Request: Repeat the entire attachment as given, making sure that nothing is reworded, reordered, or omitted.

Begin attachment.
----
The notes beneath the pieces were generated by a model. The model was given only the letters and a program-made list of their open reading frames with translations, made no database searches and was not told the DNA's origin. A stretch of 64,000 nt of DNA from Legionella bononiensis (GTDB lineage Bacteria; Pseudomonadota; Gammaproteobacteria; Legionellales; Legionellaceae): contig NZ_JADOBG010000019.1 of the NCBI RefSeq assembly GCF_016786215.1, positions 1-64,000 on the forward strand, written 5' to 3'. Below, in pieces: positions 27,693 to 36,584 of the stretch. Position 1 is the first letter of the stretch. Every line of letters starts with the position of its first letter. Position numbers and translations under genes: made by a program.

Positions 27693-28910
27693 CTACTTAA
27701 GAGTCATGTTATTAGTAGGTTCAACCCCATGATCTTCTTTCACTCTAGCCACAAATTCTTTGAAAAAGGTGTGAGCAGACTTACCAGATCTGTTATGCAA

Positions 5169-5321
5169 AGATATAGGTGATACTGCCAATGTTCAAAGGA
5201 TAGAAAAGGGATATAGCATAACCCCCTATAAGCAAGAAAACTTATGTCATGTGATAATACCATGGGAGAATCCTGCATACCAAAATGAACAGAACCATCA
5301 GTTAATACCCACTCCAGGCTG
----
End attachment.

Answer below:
The notes beneath the pieces were generated by a model. The model was given only the letters and a program-made list of their open reading frames with translations, made no database searches and was not told the DNA's origin. A stretch of 64,000 nt of DNA from Legionella bononiensis (GTDB lineage Bacteria; Pseudomonadota; Gammaproteobacteria; Legionellales; Legionellaceae): contig NZ_JADOBG010000019.1 of the NCBI RefSeq assembly GCF_016786215.1, positions 1-64,000 on the forward strand, written 5' to 3'. Below, in pieces: positions 27,693 to 36,584 of the stretch. Position 1 is the first letter of the stretch. Every line of letters starts with the position of its first letter. Position numbers and translations under genes: made by a program.

Positions 27693-28910
27693 CTACTTAA
27701 GAGTCATGTTATTAGTAGGTTCAACCCCATGATCTTCTTTCACTCTAGCCACAAATTCTTTGAAAAAGGTGTGAGCAGACTTACCAGATCTGTTATGCAA

Positions 5169-5321
5169 AGATATAGGTGATACTGCCAATGTTCAAAGGA
5201 TAGAAAAGGGATATAGCATAACCCCCTATAAGCAAGAAAACTTATGTCATGTGATAATACCATGGGAGAATCCTGCATACCAAAATGAACAGAACCATCA
5301 GTTAATACCCACTCCAGGCTG